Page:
Churches in Lisbon, Portugal
Cathedrals, Churches & Chapels in Lisbon
Portugal is a land full of churches. Even the smallest village in the most remote area of the country will have a church. Churches are often still a focus of community life in Portugal as well as repositories of local and national history, fine architecture and the well-spring of many local festivals.
Lisbon, the capital of Portugal, has a number of outstanding churches.
See a listing of churches in Lisbon, Portugal.
Lisbon Cathedral (Sé) is located in the Alfama district of the Portuguese capital. The fortress-like Romanesque church was built in 1150, possibly (though not definitively) on the remains of a Moorish mosque, on the orders of King Dom Alfonso Henriques. The first bishop was the English crusading knight Gilbert of Hastings. The imposing, defensive design of the church is typical of the history of this period. The most striking features of Lisbon's Sé are the rose window and twin crenellated towers.
Mosterio dos Jerónimos
Lisbon's most popular tourist site, the magnificent UNESCO World Heritage listed Mosterio dos Jerónimos is located near the historic Belem Tower and the Monument to the Discoveries in Belem, in the west of the capital. This superb monastery was built to honour the voyages of discovery by Vasco da Gama and the other Portuguese explorers and was financed by the wealth of the Indies, that was flooding in to Portugal at the time, as a result of these new trade routes to Africa, Asia and the New World. The interior chancel later became a royal pantheon for King Manuel I and his successors. Henry the Navigator, Vasco da Gama (1468-1523), writer Fernando Pessoa (1888-1935) and the poet Luis de Camões (1527-70) are also entombed here.
Basilica da Estrela
The Basilica da Estrela, in the Estrela district of western Lisbon, 2km from Bairro Alto, is a fine late 18th century church. A vast monument to Neoclassicism, the church is known for its huge dome and fine multi-colored marble interior in hues of pink, yellow and gray. The church contains the tomb of Dona Maria I, who commissioned the church in thanks for the safe delivery of a male heir - José, Prince of Brazil (1761-1788), who was unfortunately to die of smallpox, aged 27, before the completion of the grand basilica constructed in his honor. There are fantastic views of the surrounding area from the top of the dome. The church is opposite the Jardim da Estrela, through which can be reached the English Cemetery (Cemitério dos Ingleses), with the grave of English novelist, Henry Fielding and the St George Anglican Church.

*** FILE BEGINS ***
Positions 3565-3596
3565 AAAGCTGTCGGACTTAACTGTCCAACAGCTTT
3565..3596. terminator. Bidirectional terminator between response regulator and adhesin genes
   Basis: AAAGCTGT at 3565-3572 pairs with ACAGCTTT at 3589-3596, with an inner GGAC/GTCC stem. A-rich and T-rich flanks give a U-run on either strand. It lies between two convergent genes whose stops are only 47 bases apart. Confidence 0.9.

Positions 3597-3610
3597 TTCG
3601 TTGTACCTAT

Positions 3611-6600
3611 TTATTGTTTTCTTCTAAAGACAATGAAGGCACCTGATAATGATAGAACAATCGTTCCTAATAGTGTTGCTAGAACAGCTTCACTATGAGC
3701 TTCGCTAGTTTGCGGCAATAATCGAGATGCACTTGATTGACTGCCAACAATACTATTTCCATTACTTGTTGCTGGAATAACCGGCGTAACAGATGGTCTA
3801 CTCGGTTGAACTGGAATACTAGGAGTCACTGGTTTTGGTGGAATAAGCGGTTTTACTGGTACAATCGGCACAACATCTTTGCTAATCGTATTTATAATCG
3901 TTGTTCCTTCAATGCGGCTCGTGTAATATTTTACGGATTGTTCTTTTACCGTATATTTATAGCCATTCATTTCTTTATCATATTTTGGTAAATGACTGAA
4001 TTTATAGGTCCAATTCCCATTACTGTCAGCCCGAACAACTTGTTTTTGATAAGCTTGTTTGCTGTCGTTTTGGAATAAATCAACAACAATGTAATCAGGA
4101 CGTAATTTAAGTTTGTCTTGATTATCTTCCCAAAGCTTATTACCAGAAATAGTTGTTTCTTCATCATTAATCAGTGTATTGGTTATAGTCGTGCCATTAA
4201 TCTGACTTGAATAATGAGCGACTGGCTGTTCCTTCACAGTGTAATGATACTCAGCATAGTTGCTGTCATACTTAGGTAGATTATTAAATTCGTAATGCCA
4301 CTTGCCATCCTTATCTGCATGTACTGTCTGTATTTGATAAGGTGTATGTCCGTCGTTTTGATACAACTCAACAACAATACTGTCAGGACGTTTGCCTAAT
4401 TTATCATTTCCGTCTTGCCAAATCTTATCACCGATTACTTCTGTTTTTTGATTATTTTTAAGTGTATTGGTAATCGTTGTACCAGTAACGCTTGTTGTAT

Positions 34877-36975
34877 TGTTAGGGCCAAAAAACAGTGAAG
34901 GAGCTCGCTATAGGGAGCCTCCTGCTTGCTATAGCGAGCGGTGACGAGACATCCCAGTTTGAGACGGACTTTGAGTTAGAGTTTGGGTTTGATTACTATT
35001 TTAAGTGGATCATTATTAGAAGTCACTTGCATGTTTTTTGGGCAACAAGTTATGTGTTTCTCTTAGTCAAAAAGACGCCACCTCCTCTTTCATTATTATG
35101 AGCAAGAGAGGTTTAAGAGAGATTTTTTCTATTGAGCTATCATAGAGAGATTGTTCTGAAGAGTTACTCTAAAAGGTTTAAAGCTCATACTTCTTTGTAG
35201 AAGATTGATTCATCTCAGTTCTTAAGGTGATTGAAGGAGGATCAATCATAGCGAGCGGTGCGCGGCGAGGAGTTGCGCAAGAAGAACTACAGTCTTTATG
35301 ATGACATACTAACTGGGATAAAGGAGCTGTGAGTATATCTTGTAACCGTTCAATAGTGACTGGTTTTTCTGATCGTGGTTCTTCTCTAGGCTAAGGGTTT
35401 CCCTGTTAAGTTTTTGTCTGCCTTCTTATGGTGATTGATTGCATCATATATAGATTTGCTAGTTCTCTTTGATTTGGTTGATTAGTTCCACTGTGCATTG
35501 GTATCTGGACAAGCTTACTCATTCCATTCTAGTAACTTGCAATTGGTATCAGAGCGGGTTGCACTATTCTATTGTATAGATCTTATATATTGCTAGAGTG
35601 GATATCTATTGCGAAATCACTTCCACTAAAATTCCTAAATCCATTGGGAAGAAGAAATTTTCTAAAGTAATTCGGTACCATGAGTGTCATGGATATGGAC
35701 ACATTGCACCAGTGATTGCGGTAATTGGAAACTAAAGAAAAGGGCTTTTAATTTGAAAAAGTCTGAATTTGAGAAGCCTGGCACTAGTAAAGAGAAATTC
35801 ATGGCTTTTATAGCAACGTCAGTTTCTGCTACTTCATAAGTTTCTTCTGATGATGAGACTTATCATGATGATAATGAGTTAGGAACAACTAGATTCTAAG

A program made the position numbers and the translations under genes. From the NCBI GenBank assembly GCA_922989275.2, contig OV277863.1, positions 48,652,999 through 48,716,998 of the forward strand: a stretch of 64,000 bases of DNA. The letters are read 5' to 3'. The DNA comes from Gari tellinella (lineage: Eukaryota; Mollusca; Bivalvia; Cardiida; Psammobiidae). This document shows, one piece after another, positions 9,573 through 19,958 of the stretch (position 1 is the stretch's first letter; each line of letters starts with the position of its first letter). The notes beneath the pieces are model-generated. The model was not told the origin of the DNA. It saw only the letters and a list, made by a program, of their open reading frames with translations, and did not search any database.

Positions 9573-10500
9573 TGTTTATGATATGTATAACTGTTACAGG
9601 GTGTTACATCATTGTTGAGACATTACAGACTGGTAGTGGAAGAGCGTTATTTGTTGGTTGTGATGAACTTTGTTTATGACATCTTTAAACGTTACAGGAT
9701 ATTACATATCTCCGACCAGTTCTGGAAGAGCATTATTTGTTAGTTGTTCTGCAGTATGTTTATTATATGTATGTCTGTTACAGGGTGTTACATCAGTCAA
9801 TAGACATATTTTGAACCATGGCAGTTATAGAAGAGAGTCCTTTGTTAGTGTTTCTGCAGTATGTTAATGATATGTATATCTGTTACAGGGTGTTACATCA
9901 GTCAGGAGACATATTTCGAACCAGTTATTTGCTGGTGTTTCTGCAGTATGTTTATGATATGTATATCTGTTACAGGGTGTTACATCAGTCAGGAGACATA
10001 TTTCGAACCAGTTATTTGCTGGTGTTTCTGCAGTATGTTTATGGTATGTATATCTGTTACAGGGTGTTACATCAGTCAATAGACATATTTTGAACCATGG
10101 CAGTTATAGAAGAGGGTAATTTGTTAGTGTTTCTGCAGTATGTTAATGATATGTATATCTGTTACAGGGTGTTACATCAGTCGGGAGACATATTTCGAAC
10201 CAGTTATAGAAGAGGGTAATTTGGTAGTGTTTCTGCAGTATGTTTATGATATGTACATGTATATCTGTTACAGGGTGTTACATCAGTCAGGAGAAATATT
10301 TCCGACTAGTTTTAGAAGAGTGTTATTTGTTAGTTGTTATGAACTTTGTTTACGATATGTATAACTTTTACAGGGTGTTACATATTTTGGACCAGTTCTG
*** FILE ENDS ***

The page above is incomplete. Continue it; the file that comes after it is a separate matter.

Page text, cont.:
Convento do Carmo
The Convento do Carmo is an historic ruin in the Chiado district, which is the city's most striking example of the devastation caused by the 1755 earthquake which struck the city. The Convento do Carmo originally dates from the late 14th century and was founded in 1389 by the Constable D. Nuno Álvares Pereira. The evocative ruins, which can be clearly seen from Rossio Station and other parts of the capital, are used as a museum - Museu Arqueológico do Carmo (Carmo Archaeological Museum) - and as a venue for various events including classical and contemporary concerts, video art and plays.
São Vicente de Fora
The São Vicente de Fora also referred to as Mosteiro de São Vicente de Fora ("Monastery of St. Vincent Outside the Walls") is located in the Alfama district of Lisbon close to the Feira da Ladra (Thieves' Market) and the National Pantheon (aka Igreja de Santa Engrácia). The original church was founded in the 12th century by King Afonso Henriques, for the Augustinian Order and takes its name from its original location outside (fora) the city walls. The first Igreja de São Vicente de Fora was dedicated to the patron saint of Lisbon, Saint Vincent of Saragossa, whose bones were interred in the church long after his death and kept as relics. Vincent was martyred under the Roman Emperor Diocletian in 304 after supposedly horrendous torture.
Igreja de Santa Engrácia
The Igreja de Santa Engrácia aka the National Pantheon is a 17th century church converted in the 20th century to hold the tombs of various famous Portuguese figures. The original church was founded in the latter half of the 16th century but was later completely reconstructed at the end of the 17th century by architect João Antunes (1642-1712), famous for his Baroque designs. The church was never actually used as a place of worship as it remain unfinished after the architect's death. The building is noted for its large dome (completed only in the 20th century) which is a popular landmark on the Lisbon skyline overlooking the historic centre of Lisbon and the Tagus River.
Igreja de São Domingos
The Igreja de São Domingos in Largo de São Domingos near Rossio just about survived the 1755 Lisbon earthquake and a vicious fire in 1959, though evidence of the blaze can still be seen within the church. Igreja de São Domingos dates originally from 1241 and was once the biggest church in Lisbon. Portuguese royal weddings were traditionally held here and the church was also the home of the Inquisition in Portugal.